HomeBrothers GrimmThe Blue Light

The Blue Light. Brothers Grimm

An old soldier had served the king his master many years, while the war lasted. But in the end peace came; the army was broken up, and honest Kurt was left without pay or reward, and sent about his business. Unluckily, his business was no business; for he had been fighting all his life, and knew no trade, and how he should get his living he did not know. However, he set out and journeyed homeward, in a very downcast mood, until one evening he came to the edge of a deep wood. As the road led that way, he pushed forward into this wood; but he had not gone far before he saw a light glimmering through the trees, towards which he bent his weary steps, and soon came to a hut, where no one lived but an old witch. Poor Kurt begged hard for a night′s lodging, and something to eat and drink; but she would listen to nothing. However, he was not to be easily got rid of; and at last she said, "I think I will take pity on you this once: but if I do, you must dig over all my garden for me in the morning." The soldier agreed very willingly to anything she asked: "Hungry men," he said, "must not be over-nice"; and he had nothing else to do: so on these terms he became the old witch′s guest.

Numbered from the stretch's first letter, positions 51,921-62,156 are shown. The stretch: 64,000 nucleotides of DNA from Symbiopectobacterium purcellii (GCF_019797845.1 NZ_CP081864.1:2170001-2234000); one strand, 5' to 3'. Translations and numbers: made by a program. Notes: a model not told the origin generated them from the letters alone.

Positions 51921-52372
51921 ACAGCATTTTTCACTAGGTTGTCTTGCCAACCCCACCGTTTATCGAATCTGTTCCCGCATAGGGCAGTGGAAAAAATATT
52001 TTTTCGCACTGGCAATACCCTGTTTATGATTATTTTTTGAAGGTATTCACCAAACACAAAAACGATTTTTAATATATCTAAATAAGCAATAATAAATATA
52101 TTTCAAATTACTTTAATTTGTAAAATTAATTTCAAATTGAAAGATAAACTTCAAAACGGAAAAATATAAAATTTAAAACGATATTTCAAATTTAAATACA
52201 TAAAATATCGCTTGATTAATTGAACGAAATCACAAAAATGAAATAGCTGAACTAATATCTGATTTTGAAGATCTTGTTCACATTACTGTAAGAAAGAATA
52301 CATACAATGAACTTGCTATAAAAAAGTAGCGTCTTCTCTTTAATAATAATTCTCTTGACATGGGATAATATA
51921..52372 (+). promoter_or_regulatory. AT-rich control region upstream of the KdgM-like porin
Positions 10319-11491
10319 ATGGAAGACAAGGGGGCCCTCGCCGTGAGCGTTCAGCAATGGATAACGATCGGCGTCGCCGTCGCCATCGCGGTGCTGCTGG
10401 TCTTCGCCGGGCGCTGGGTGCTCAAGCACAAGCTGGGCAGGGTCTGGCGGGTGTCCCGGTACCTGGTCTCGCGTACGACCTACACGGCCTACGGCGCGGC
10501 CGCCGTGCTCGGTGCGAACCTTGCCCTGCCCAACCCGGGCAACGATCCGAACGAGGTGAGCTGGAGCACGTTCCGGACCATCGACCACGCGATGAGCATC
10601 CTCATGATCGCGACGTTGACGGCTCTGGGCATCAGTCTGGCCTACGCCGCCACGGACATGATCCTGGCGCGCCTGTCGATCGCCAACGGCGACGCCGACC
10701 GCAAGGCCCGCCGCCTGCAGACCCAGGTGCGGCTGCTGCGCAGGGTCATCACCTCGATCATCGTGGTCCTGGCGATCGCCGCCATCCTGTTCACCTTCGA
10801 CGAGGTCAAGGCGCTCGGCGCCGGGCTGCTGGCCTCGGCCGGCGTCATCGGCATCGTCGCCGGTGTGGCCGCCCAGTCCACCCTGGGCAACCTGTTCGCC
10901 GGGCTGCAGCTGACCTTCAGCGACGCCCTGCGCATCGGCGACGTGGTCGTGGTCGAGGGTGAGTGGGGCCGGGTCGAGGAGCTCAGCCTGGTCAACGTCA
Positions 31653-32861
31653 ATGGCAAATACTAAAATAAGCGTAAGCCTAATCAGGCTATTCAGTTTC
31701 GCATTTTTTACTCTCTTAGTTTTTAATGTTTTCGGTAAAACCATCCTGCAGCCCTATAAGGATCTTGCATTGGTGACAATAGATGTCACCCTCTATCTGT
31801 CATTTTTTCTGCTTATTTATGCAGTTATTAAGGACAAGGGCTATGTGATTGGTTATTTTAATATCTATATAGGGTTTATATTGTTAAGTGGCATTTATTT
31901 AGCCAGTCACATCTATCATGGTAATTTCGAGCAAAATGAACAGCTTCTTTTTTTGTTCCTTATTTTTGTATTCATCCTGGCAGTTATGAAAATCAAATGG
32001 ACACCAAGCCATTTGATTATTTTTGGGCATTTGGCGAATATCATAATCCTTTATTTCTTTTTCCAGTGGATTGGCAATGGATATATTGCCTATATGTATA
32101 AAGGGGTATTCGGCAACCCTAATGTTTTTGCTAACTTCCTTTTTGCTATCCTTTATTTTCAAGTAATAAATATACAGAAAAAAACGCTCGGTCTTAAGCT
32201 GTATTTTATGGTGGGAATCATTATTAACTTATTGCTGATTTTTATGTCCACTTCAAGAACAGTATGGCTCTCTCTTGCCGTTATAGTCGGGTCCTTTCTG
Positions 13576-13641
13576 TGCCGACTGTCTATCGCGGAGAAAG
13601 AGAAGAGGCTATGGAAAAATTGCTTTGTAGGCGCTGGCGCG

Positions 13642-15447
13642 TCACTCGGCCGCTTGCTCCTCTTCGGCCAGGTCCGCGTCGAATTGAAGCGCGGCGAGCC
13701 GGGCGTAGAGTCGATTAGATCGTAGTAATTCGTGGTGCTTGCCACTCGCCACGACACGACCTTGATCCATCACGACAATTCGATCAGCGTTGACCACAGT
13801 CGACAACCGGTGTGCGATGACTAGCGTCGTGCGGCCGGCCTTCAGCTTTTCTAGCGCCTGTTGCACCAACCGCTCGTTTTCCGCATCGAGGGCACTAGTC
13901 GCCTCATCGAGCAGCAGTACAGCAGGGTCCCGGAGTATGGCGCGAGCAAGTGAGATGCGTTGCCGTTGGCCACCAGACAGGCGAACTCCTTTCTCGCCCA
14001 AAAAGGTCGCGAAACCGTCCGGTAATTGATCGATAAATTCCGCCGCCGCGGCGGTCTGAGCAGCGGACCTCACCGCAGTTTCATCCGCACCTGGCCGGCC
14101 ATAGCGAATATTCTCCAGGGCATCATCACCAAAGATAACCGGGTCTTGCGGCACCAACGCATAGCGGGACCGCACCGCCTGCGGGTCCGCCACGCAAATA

The next day he kept his word, and dug the garden all over very neatly. The job lasted all day; and in the evening, when his mistress would have sent him away, he said, "I am so tired with my work, that I must beg you will let me stay over the night." The old lady vowed at first she would not do any such thing; but after a great deal of talk Kurt carried his point, on the terms of chopping up a whole cart-load of wood for her the next day.

This task too was duly ended, but not till towards night; and then Kurt found himself so tired, that he begged a third night′s rest: which the witch granted, but only on his pledging his word that the next day he would fetch her up the blue light that burned at the bottom of the well.